U.S. ARMY TRAINING CENTER AND FORT JACKSON
Shoulder Sleeve Insignia
On a light blue lozenge-shaped embroidered device with rounded corners, a yellow reversed chevron surmounted by a black torch with red outer flame and yellow inner flame, surmounted by two diagonally crossed black rifles, all within a 1/8 inch (.32 cm) black border. Overall dimensions are 2 1/8 inches (5.40 cm) in width by 3 inches (7.62 cm) in length.
The reversed chevron denotes a "V" signifying "Victory," which alludes to Fort Jackson's historical motto "Victory Starts Here." The torch symbolizes knowledge and the military training gained during the transformation from civilian to soldier. Black denotes constancy. The crossed rifles signify teamwork. The Infantry blue and rifles represent the principles of ground combat, which provide the foundation for training warriors and developing military skills.
The shoulder sleeve insignia was approved on 20 February 2007. (TIOH Drawing Number A-1-915)
Distinctive Unit Insignia
A gold color metal and enamel device 1 3/16 inches (3.02 cm) in height overall consisting of a blue shield bearing a replica of the statue of General Andrew Jackson in gold, and all encircled by a continuous red scroll, the upper area inscribed "VICTORY" and in base "STARTS HERE" in gold letters.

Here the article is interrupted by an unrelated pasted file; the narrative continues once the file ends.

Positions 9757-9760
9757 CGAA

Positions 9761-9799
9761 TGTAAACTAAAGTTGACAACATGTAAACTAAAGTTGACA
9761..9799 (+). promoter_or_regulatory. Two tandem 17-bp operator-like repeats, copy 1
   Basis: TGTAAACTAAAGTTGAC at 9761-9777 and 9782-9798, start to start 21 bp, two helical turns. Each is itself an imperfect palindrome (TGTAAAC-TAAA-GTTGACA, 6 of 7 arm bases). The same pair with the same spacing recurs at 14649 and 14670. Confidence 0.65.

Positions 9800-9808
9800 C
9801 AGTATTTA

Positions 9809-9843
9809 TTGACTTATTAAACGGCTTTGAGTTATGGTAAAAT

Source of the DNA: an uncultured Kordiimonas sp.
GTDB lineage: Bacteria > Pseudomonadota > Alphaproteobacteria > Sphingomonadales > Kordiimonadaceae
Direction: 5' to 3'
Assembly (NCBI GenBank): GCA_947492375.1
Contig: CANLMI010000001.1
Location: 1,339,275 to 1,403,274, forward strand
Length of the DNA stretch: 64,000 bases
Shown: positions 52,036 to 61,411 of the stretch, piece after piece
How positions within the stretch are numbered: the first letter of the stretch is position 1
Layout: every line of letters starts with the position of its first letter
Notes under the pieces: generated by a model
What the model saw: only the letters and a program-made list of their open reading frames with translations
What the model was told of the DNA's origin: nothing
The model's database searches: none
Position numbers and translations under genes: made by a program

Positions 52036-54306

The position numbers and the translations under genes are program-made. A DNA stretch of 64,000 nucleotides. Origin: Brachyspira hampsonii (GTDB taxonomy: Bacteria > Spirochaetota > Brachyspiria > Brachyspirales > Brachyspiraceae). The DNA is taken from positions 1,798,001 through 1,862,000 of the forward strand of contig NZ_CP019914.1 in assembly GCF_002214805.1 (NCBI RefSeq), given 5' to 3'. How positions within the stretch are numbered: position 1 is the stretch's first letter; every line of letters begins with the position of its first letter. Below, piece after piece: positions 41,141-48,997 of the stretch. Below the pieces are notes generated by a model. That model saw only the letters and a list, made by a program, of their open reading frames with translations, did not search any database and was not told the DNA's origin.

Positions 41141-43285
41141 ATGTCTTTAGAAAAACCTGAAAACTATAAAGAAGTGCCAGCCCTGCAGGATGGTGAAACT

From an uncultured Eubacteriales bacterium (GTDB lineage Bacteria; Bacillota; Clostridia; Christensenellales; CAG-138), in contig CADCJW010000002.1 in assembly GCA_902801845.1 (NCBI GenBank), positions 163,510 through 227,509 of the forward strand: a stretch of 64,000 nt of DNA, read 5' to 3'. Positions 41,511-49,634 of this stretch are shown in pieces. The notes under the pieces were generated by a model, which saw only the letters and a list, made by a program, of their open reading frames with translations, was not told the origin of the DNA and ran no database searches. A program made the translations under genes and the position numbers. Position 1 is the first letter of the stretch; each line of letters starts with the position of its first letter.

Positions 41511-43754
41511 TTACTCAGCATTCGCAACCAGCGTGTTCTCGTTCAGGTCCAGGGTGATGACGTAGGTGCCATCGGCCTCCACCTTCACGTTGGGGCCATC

The statue of General Andrew Jackson for whom Fort Jackson was named stands at the main entrance of the Fort. The accomplishments and personal attributes of General Jackson set a standard of professionalism worthy of emulation by the personnel of the United States Army Training Center. The color red is for courage, blue for loyalty and the gold for achievement. The shield, which is traditionally associated with warriors, is symbolic of defense of country and exemplifies those qualities which must be inculcated upon the young men and women who pass through Fort Jackson during their early training. The motto "VICTORY STARTS HERE" is a constant reminder to trainer personnel of the overall purpose of their efforts.
The distinctive unit insignia was approved on 23 February 1976.